Before 2014, California-based Prysm Inc. only manufactured display screens for businesses, the kind often found in conference rooms.
But the Silicon Valley company felt that hardware wasn’t enough, that it needed software to embed in those screens. It realized businesses were increasingly seeking interactive screens that allowed for collaboration across multiple locations—not just a simple display for laptop projection.
Prysm’s quest for a software offering ultimately led it to buy Anacore Inc., a Carmel-based custom-software developer, in May 2014—and that acquisition has fueled its success since. The addition helped Prysm land business from major car manufacturers, banks, technology companies, universities and even federal agencies. Prysm is now a leader in the “immersive team collaboration systems” market, as defined by research firm Gartner.
As a testament to the importance of its Indiana office over the past 2-1/2 years, Prysm has grown head count here from about 10 at the time of acquisition to about 70 today, and it’s more than quintupled office space to nearly 20,000 square feet. Growth is expected to continue here, not only because of new strategies aimed at expanding market share but also because all of Prysm’s software development takes place in Indiana.
“There’s been a resurgence of investment in office space technology,” Chief Marketing Officer Paige O’Neill said about interactive displays, adding that trends in virtual collaboration and millennial-employee expectations have been factors in the trend.
“So I think a lot of those things are coming together at the same time to drive rapid growth in the marketplace, and Prysm, with its acquisition of Anacore, happens to be in a really great position based on technology that was developed in Indianapolis.”
Prysm has about 400 employees worldwide and serves mostly Fortune 1000 companies, including Burberry, Under Armour, Sprint and more. It specializes in selling multi-point screens—including 190-inch displays that cost about $220,000.
The software that powers its screens has two main features. First, without any wired connections, the screen can display content from a variety of sources—content such as cloud-based documents, live software applications, web pages and more.
Also, people invited to the presentation can manipulate any item on that screen in real time. So members of a sales team in Boston, a marketing team in Houston, and a legal team in Chicago each can create files, enlarge and shrink items, make annotations and more—all at the same time.
Gartner analyst Adam Preset said Prysm has targeted larger enterprises with its products, and its competitors include San Francisco-based Bluescape and Los Angeles-based Oblong Industries Inc.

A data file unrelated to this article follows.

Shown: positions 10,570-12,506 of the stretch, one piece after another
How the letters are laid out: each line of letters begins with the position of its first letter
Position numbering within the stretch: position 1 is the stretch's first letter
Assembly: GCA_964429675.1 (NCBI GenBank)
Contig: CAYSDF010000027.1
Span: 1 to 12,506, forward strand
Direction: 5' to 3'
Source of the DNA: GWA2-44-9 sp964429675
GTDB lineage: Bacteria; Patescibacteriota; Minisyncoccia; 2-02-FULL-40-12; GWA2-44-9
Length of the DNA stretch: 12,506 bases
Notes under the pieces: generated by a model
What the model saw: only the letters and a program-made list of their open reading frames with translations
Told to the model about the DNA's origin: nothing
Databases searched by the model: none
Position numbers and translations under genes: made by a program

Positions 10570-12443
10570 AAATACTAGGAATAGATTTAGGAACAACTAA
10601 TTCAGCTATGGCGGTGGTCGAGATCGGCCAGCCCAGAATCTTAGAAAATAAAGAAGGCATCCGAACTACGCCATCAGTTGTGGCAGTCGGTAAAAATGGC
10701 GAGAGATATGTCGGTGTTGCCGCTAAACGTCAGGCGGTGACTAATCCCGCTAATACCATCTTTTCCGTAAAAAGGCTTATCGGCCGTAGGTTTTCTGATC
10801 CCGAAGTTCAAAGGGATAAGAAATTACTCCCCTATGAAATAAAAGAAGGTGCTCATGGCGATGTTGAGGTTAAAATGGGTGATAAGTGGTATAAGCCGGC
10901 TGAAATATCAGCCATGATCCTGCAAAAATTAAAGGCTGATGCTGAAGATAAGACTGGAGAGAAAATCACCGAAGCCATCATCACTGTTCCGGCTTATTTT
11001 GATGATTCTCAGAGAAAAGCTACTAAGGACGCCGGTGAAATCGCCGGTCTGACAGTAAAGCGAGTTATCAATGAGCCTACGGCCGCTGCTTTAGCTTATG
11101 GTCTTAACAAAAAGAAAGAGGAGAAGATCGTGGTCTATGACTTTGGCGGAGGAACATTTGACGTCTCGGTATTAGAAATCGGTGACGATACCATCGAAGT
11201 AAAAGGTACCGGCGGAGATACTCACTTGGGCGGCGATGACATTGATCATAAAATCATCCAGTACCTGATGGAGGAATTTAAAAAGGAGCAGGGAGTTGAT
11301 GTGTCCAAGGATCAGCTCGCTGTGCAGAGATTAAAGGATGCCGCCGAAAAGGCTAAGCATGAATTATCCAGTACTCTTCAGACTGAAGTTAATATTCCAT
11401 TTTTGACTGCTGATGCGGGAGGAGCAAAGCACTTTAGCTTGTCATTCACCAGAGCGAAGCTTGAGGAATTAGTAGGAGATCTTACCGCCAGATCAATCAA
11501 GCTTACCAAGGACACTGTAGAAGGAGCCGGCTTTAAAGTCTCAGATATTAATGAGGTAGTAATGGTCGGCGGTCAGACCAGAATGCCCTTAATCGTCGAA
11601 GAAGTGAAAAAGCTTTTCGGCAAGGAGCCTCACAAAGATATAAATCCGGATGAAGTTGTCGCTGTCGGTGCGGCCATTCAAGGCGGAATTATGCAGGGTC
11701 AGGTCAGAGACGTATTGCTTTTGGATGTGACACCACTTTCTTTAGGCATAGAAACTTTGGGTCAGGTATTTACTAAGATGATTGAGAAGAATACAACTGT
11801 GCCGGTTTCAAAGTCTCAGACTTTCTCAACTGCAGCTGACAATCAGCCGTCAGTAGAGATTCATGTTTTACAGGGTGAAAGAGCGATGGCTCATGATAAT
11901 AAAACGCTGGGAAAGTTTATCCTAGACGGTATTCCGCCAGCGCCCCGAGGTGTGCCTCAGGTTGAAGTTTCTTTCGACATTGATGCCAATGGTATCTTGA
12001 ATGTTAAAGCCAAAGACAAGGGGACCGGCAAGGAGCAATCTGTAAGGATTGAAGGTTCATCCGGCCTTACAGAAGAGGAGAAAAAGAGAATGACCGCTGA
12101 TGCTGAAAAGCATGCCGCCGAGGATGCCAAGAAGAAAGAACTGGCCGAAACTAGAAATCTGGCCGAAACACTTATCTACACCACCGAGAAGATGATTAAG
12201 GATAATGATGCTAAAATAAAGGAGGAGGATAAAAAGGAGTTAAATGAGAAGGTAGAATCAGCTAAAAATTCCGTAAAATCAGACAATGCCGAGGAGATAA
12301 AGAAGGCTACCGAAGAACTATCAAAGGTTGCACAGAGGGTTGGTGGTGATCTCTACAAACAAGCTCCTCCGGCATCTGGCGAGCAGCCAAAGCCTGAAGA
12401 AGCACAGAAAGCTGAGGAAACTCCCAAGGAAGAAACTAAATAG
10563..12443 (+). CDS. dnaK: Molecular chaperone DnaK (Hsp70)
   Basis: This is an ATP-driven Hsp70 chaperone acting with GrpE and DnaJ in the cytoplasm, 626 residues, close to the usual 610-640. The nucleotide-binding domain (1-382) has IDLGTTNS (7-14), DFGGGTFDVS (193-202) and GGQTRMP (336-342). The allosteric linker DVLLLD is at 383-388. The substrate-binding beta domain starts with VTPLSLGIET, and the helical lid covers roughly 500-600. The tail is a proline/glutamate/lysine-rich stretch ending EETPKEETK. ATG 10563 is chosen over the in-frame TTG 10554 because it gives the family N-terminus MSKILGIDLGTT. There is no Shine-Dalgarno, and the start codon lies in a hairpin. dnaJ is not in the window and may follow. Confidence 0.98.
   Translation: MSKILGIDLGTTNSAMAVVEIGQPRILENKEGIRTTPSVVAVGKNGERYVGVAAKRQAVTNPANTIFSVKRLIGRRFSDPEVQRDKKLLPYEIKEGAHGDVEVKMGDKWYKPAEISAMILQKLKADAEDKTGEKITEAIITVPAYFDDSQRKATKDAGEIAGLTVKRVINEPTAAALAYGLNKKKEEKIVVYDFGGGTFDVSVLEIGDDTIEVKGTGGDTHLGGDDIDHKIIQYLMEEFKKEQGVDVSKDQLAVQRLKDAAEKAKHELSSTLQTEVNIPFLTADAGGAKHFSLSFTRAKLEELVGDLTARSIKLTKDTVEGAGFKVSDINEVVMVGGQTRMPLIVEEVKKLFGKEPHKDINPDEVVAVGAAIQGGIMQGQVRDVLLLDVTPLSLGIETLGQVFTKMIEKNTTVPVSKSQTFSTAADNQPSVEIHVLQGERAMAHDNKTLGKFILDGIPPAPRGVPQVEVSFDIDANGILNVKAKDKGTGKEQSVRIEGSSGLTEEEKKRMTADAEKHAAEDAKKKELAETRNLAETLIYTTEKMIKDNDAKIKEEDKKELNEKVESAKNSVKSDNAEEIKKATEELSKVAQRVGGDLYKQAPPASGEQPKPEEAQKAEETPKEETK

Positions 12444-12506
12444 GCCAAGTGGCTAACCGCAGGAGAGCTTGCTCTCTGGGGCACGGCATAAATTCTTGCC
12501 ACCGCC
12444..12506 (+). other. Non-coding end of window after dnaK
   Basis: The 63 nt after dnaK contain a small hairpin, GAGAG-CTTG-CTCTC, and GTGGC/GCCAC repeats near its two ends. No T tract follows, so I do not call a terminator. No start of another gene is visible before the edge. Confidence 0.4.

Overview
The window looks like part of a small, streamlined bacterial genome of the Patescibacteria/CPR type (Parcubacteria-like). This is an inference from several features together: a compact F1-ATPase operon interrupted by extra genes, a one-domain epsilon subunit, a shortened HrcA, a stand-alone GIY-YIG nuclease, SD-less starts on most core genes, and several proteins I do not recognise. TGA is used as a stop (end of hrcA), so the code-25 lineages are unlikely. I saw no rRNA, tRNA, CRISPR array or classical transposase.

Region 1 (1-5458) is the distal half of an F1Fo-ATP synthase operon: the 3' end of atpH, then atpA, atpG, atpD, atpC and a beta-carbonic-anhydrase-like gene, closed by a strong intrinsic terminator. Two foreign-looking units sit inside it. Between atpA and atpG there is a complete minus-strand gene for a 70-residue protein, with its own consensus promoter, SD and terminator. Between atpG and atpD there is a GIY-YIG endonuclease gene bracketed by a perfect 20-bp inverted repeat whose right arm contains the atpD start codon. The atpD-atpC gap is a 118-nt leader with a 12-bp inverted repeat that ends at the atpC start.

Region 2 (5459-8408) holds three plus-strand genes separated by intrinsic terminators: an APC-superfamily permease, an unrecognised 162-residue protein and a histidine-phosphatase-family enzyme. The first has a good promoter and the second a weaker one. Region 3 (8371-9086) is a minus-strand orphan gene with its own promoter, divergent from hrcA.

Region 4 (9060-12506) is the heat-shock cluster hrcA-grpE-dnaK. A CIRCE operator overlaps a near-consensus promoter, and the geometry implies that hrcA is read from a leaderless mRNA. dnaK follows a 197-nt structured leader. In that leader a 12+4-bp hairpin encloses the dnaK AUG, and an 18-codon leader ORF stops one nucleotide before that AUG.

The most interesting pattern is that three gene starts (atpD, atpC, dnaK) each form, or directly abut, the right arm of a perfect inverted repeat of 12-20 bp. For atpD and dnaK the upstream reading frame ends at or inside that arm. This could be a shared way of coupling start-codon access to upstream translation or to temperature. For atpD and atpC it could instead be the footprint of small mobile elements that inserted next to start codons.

It’s getting new competition from a few tech giants, though. Microsoft launched its collaborative whiteboard Surface Hub last year and Google plans to roll out its Jamboard in 2017.
“The space is heating up,” Preset said, “because more large and well-known vendors that have a great deal of mind share are delivering solutions [in that area] now.”
Even before competition intensified, Prysm began mulling ways to extend the full experience of its software to people who couldn’t access its screens. In other words, it wanted to allow users working on a desktop at a co-working space or on a mobile phone in an airport lounge the ability to collaborate in real time.
Brandon Fischer, who leads the local office as vice president of research and development, said the company last year considered a downloadable application, but it would have been immensely challenging to create and maintain multiple versions for different operating systems.
So his technology team created a web application, accessible on any device with a web browser, and introduced it this March. It took about a year to develop, but it no longer required users to be tethered to a pricey Prysm screen.
“Everyone can interact simultaneously,” Fischer said during a demonstration this month, controlling a presentation on a 190-inch mega screen from the 5-inch screen of his cell phone.
The strategy shift got the company thinking: Why not just sell software by itself?
Before long, officials did, offering it under a software-as-a-service model that greatly expanded Prysm’s ability to sell to small and medium-size businesses.
O’Neill, the CMO, said the company is by no means abandoning its hardware legacy, and that while the web application comes close, it can’t fully re-create the big-screen experience.
“We’re not de-emphasizing the hardware at all,” she said. “We’re just expanding the software.”
The initiative bodes well for Prysm’s Indianapolis location, whose tech team of about 30 includes software developers, user-experience engineers, quality-assurance testers and more. The outpost in an office park near East 116th Street and College Avenue is undergoing a remodeling that will expand its space to above 21,000 square feet early next year.
Preset, the analyst, said companies in Prysm’s field have two main challenges. One is making the sales pitch to prospects that might be fine with their current virtual collaboration methods—even if those methods aren’t as sophisticated.
The second, he said, is withstanding the newfound competition from tech giants that have substantial name recognition and loyalists.
O’Neill said she’s aware of those challenges, and the company plans to deploy ad and education dollars soon to quantify the drawbacks, including productivity loss, of old-school systems.
She also said that, as her industry blossoms, there could be a silver lining in the competition threat.
“When you’ve got Google and Microsoft coming into a sector ... you’ve obviously got something going on there,” she said. “And that’s going to drive the marketing and adoption.”•